The Touchstone 6: Not a Tourist

by Ven. Jinmyo Renge osho-ajari

Dainen-ji, August 24th, 2013

The breath is always immediate, simple, direct. This is why it is the touchstone for mindfulness. It is something you can open to anywhere, at any time, for as long as you are breathing. It's not even really something you "do". The breath is already going on and all that is needed is for you to release attention from the ways in which it is usually bound, in patterns of contraction and recoil, and attention can just open to it. Simply. Directly.

And the touchstone of mindfulness of the breath is a path to greater and vaster simplicity. Let go not only of what attention seemed to be bound within. Let go not only of the habits of discursive thought and daydreams; let go also of the strategies of attention of being someone who is being mindful of the breath. Let it be just the breath breathing the breath, in just this moment. Let mindfulness be mindful.

If there is the sense that you are watching the breath from above it, from somewhere up behind the eyes viewing down, you've taken up the stance of an 'observer'. When this happens, you're not entering fully into your practice. The 'observer' has little discrimination. Watching is watching, whether it's watching thoughts, watching feeling tones, watching theories, ideas, concepts, about this or that, watching the breath. It doesn't really matter to it what it's watching providing it gets to watch, because as long as it's just watching it doesn't have to really do anything. It doesn't have to take any responsibility, it doesn't have to engage in what is going on at all. It can seem to be quite removed from what is really going on, free to maintain whatever agendas it views as important while ignoring almost everything that is really going on around it. A tourist.

This is a quote from the Fukanzazengi: How Everyone Can Sit by Eihei Dogen zenji:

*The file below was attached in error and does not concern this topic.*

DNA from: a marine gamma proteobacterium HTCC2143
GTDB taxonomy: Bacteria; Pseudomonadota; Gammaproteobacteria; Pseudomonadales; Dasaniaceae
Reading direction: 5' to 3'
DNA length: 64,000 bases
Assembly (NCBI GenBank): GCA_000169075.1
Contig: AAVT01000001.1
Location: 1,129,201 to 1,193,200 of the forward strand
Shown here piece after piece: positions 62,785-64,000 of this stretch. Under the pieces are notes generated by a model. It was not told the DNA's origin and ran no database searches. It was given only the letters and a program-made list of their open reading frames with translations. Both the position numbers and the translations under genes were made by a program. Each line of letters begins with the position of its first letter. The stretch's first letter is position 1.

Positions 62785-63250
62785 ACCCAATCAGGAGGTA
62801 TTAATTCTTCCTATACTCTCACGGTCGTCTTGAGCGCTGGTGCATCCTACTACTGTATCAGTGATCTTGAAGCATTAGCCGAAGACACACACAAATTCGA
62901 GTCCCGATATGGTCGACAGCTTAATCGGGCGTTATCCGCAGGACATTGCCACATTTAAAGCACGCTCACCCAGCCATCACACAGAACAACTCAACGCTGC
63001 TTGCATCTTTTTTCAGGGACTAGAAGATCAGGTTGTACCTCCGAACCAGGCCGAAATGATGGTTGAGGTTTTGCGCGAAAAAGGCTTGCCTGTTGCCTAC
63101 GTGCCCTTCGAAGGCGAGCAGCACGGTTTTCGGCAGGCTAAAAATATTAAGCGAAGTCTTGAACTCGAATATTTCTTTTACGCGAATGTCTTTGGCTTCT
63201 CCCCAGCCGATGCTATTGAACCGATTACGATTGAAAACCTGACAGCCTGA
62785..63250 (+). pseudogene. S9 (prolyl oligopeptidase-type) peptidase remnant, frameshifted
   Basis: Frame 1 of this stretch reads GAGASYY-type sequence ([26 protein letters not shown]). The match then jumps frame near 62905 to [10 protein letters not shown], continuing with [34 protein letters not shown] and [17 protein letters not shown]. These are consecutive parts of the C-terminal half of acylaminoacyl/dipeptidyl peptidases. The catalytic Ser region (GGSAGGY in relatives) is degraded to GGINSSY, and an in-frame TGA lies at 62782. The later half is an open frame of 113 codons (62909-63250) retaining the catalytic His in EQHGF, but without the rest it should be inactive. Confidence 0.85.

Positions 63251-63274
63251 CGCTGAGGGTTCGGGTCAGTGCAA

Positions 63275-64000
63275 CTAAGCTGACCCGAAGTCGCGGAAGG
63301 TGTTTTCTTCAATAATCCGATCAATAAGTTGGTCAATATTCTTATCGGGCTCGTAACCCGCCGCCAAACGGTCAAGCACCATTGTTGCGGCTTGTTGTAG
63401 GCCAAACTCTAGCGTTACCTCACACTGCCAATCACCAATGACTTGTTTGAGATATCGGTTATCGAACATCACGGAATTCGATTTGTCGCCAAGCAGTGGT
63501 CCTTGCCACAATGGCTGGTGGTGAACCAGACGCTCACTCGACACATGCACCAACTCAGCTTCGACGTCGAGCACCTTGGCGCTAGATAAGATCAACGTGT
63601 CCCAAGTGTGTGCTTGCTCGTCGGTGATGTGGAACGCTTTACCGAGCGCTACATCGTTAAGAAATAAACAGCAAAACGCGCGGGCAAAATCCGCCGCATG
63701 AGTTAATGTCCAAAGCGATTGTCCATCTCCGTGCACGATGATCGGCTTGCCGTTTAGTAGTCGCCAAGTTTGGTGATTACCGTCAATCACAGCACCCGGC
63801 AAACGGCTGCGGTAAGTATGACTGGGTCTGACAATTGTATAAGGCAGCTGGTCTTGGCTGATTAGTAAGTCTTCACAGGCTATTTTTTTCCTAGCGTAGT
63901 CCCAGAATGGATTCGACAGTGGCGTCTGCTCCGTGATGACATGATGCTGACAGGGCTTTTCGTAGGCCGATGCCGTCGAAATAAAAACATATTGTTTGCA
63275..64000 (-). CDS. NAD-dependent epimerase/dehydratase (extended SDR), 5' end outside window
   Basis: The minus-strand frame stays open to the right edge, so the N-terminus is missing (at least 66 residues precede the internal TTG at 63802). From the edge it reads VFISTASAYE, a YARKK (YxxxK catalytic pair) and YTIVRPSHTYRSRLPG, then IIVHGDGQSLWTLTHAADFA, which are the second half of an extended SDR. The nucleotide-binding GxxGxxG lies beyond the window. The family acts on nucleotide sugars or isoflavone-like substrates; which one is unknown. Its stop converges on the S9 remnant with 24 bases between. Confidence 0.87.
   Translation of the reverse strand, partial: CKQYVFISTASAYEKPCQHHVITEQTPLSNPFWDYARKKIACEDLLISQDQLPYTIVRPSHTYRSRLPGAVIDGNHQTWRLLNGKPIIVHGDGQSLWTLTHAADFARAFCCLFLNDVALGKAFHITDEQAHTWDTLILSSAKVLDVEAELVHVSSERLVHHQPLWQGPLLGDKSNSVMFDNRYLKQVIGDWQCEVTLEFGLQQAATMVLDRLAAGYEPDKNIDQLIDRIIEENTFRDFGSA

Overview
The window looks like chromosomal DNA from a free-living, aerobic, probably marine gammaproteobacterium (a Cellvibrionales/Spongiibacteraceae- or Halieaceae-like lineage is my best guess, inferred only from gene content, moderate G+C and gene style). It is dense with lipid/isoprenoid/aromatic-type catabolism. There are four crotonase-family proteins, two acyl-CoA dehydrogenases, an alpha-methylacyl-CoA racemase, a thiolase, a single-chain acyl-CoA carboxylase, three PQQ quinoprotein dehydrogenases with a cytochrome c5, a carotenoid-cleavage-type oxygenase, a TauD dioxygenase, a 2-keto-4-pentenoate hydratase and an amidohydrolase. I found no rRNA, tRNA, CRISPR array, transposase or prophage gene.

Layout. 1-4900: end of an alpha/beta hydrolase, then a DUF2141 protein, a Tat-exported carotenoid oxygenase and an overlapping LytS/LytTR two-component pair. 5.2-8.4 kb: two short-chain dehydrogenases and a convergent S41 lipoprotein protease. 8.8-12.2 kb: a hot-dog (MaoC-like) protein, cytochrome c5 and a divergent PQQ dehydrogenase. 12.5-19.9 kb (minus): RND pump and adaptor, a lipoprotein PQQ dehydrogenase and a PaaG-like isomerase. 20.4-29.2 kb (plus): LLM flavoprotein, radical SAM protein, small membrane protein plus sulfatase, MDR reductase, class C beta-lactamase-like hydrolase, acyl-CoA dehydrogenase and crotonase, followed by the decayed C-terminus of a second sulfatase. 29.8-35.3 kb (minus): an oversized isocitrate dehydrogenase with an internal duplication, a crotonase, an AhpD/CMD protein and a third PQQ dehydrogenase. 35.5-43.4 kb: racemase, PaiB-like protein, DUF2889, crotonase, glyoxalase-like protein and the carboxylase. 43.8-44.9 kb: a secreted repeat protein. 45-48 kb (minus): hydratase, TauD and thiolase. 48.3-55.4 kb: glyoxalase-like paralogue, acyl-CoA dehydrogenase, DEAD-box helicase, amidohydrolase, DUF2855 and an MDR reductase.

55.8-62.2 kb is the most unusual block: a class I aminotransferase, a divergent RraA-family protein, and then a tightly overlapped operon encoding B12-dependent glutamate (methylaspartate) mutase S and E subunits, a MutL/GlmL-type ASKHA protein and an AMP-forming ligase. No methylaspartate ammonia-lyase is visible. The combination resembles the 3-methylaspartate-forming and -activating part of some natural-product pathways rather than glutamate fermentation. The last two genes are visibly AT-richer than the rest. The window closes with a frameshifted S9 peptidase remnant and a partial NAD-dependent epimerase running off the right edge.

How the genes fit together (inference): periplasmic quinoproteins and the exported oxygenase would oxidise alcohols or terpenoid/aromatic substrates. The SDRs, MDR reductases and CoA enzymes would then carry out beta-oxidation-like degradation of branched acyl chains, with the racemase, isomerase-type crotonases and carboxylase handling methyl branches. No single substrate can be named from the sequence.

In this and all other worlds, in India or in China, every place is marked by the seal of Awake Awareness. Upholding the essence of this Way, devote yourself to zazen, completely do zazen. You might hear about ten thousand ways to practise but just be complete and sit. What's the point of giving up your seat to go wandering around in dusty lands and countries? Take a wrong step and you'll miss what's there.
You've got what you need, the treasure of this body and birth, so don't waste your time. Keep to this as the basis of the Way of Awake Awareness. Don't be attracted by just a spark from the flint. Anyway, your body is like dew on the grass, your life a flash of lightning; vain for a moment and then vanished in an instant.

You who are in this excellent Lineage of Zen, don't blindly grope only a part of the elephant or fear the true dragon. Put all of yourself into this Way which directly presents your own nature. Be grateful to those who have come before and have done what was to be done. Align yourself with the enlightenment of the Awakened Ones and take your place in this Samadhi-Lineage. Practice in this way and you'll be what they are. The doors of the treasure house will fall open for you to do with as you will.
We miss so much of our lives through being inattentive. As the Gokan No Ge, the traditional Five Remembrances Meal Chant, says, Delusions are many, attention wanders. No matter where you are, no matter the circumstances you find yourself in, if you are not attending to experiencing, if you are not questioning into the nature of experiencing, you are missing most of what is really going on.

A tourist doesn't gain real insight into the experiences of people living in other lands and countries. They skim the surface of experiencing, noticing only the coarsest details. People will often say they want to travel to this place or that because they want to experience a different culture. You can't experience a different culture unless you live within that culture for many years, forming relationships and interacting with people, speaking their language, eating their food, reading their books, listening to their music, engaging in all of the details within that culture to take on its characteristics so thoroughly that you know it inside out. That is understanding another culture. Anything else is just being a tourist.